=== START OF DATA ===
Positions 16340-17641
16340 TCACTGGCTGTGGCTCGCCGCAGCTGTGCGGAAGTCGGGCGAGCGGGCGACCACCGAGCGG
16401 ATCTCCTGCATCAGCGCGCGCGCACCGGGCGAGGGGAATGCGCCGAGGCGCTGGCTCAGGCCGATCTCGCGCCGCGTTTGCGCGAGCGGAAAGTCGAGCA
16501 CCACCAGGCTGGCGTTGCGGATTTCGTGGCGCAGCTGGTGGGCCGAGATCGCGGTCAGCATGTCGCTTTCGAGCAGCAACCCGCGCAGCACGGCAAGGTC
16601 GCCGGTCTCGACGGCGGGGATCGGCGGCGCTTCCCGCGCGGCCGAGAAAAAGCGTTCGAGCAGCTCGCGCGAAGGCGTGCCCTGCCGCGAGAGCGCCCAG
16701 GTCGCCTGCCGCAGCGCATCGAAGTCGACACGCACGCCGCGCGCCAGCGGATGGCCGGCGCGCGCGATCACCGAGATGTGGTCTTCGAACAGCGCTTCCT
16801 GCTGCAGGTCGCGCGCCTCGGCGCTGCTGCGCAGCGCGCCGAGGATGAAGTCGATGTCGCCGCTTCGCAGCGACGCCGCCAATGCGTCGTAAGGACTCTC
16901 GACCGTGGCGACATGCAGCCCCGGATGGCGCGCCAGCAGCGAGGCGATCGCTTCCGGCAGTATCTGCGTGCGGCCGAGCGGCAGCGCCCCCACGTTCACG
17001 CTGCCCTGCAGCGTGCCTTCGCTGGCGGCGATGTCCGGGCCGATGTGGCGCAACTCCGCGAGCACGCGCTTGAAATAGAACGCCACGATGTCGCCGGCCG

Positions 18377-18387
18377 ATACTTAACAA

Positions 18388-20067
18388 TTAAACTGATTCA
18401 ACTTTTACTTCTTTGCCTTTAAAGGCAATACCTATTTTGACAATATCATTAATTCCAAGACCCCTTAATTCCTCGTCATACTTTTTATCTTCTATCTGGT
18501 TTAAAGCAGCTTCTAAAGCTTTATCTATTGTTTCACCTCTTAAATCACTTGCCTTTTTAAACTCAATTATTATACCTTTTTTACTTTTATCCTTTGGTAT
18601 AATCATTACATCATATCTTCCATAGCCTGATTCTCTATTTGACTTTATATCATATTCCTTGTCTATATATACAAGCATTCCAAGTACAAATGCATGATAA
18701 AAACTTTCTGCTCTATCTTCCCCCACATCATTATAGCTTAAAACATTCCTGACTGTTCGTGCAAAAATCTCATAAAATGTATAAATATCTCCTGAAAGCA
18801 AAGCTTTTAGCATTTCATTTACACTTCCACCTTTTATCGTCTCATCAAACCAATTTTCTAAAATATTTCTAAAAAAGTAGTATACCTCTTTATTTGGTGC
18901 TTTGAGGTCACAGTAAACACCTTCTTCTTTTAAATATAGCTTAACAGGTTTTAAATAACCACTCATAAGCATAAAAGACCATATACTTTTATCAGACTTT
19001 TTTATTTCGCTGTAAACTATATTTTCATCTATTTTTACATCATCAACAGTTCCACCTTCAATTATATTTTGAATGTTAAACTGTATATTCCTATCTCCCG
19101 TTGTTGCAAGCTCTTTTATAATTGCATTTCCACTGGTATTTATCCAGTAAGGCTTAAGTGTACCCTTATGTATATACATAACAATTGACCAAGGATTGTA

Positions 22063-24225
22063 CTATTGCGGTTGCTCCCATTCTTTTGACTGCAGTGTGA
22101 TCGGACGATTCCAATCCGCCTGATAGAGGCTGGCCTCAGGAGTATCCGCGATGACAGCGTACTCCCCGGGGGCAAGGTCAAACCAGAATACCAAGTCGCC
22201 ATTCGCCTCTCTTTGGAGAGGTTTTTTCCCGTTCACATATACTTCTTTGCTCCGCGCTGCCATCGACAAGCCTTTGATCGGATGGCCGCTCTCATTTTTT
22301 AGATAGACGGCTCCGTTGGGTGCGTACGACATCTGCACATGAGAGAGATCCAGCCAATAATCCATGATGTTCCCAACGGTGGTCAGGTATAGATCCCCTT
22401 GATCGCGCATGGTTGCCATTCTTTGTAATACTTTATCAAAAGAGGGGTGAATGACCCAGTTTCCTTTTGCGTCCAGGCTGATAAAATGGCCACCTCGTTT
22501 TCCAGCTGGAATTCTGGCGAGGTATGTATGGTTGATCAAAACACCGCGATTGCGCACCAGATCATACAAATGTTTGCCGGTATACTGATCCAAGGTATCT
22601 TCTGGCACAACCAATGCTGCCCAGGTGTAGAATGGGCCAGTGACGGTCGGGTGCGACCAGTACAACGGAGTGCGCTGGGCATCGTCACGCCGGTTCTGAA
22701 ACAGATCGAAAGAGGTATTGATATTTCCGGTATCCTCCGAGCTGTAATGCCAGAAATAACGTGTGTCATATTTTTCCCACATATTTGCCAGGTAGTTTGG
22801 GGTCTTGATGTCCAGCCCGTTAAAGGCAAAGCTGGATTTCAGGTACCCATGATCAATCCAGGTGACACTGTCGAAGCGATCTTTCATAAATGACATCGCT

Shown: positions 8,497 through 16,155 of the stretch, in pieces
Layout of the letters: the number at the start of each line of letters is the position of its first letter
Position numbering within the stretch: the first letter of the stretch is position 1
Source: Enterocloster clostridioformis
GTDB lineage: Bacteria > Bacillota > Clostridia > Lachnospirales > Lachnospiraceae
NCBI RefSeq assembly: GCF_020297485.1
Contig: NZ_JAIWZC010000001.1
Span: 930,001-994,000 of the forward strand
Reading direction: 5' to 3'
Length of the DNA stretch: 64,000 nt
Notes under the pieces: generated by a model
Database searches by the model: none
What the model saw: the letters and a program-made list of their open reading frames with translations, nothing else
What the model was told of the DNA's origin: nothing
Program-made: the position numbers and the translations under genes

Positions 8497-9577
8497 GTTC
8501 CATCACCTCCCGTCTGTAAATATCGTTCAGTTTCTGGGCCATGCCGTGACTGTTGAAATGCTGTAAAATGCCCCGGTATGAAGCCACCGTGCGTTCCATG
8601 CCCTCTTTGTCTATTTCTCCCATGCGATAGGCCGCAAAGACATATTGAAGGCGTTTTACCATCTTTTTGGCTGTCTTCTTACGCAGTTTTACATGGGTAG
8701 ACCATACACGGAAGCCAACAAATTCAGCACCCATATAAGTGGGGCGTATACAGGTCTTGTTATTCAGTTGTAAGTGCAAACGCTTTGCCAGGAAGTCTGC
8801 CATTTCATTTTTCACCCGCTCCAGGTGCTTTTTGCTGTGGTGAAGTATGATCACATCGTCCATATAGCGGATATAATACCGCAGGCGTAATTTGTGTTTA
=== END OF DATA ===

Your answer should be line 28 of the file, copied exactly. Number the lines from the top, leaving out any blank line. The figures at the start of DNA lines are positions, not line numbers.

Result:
22501 TCCAGCTGGAATTCTGGCGAGGTATGTATGGTTGATCAAAACACCGCGATTGCGCACCAGATCATACAAATGTTTGCCGGTATACTGATCCAAGGTATCT